Advertising, public relations agencies grow – Sageworks Stats @ Forbes.com
U.S. ad spending growth might be looking tepid this year and next, but private companies in the advertising services business are experiencing their second year of double-digit sales growth, according to an analysis of financial statements by Sageworks Inc.
Ad agencies, public relations agencies, media buyers and other businesses that work in that space between advertisers and media owners have seen an average sales increase of more than 11 percent in the last 12 months, Sageworks’ data shows. It’s the second year of a recovery for the industry after an average drop in sales of nearly 7 percent in 2009 as advertisers clamped down on spending during the recession.
Indeed, advertising and other service-sector industries were among the top sales performers when Sageworks recently looked at the state of all privately held companies for the last 12 months.
Strategic consulting firm Kantar Media has reported that ad spending in the first half of 2011 was up 3.2 percent, driven by Internet media and cable television ad expenditures. But the biggest advertisers’ spending stalled in the second quarter, putting ad markets more dependent on mid-sized advertisers, Kantar said. And fresh concerns about the economy have prompted some forecasters to cut estimates for 2012 ad spending despite expected boosts from political ads and the Summer Olympics.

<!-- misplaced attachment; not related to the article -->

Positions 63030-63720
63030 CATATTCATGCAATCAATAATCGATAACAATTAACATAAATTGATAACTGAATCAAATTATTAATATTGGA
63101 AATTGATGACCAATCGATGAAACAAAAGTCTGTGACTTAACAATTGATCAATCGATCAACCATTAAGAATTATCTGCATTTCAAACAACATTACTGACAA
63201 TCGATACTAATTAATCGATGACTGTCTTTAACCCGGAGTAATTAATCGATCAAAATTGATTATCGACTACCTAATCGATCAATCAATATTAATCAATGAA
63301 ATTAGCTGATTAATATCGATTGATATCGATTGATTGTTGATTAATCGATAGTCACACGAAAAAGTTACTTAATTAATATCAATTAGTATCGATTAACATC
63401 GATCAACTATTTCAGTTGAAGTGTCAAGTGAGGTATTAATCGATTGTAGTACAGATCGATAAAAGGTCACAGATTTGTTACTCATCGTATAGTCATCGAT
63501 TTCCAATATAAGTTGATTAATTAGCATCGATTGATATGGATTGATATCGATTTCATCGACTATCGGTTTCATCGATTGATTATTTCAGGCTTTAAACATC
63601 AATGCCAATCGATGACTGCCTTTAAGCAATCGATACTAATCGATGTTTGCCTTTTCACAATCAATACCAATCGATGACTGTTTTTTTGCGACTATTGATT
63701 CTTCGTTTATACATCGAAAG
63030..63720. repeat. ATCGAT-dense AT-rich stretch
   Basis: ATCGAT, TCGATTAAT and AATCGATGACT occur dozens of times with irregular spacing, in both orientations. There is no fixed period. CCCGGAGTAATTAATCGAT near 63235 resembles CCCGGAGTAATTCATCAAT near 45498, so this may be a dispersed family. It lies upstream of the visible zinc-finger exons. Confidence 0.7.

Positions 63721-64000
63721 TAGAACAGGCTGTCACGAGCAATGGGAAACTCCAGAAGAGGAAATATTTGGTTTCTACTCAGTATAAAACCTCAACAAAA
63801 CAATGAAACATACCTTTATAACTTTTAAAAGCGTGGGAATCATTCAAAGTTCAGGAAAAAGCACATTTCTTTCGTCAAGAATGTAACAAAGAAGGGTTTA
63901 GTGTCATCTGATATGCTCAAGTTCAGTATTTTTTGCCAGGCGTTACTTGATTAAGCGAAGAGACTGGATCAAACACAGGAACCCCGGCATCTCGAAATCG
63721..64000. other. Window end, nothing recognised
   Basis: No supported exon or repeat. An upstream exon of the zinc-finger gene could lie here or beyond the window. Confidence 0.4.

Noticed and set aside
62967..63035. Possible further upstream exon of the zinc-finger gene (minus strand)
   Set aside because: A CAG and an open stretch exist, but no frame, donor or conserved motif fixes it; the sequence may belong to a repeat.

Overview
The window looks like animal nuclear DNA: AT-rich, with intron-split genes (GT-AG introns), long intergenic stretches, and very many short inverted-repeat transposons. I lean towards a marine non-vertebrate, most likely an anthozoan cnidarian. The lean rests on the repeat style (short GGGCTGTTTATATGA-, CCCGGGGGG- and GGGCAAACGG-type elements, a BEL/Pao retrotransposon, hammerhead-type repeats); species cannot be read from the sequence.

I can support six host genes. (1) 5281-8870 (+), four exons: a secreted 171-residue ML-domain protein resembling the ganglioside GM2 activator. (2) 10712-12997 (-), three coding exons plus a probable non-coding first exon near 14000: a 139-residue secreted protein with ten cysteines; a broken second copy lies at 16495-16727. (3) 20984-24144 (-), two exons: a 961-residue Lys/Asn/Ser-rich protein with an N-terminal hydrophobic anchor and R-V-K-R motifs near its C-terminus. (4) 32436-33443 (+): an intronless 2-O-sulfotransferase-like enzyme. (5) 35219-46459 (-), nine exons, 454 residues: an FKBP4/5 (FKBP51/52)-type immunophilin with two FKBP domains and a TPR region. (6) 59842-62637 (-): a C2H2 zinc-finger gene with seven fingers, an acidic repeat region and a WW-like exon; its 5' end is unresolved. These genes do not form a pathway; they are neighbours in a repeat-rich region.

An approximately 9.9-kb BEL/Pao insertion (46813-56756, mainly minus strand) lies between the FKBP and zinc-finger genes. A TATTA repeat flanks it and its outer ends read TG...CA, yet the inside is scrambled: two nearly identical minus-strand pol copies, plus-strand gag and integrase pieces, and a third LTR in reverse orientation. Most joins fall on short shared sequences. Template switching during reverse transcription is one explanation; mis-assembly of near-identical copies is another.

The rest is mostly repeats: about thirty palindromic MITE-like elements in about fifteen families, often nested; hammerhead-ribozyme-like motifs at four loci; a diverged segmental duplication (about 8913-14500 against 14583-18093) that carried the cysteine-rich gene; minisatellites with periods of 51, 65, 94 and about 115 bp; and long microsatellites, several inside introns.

Media services firm MagnaGlobal, a division of advertising and marketing giant Interpublic Group (NYSE: IPG), recently lowered its 2012 forecast for total ad spending growth to 2.9 percent from 4.8 percent, pointing to a slowdown in manufacturing, consumer spending and ongoing problems in the labor and housing markets. The firm maintained its forecast for 1.6 percent growth this year. Online advertising and digital direct media are expected to outperform local media, according to the firm.
Some smaller, independent firms, however, are planning for another solid year in 2012 despite the outlook for lackluster ad spending overall.
“We’re bullish, in particular with our clients and the opportunity for new clients,” said Steve Luquire, founder and CEO of Charlotte-based advertising, marketing, and PR firm Luquire George Andrews .
He expects the roughly 50-person firm’s sales could be up about 10 percent this year, and he’s added seven new hires since July in anticipation that business will remain good.
By the way, outplacement firm Challenger, Gray & Christmas on Wednesday said job cuts across all industries in the U.S. have already topped cuts in 2010, with one month left. But layoffs announced by advertising services companies have tapered off in recent months.
Luquire said clients have been willing to spend on integrated marketing , as well as on strategic branding. “We’ve seen people willing to invest in brands and brand platforms to maybe shore up misperceptions that existed in the marketplace,” he said.
Agency closings in 2009 and 2010 have probably helped the firm, and some corporations continue to outsource as they look to limit spending on benefits and office space. But Luquire also believes his firm has benefited as clients increasingly look for more niche-type agencies. “It’s easier for them to see the talent, and they know they’re going to be dealing at an executive level,” he said.
See Sageworks data and the entire post on Forbes.com here.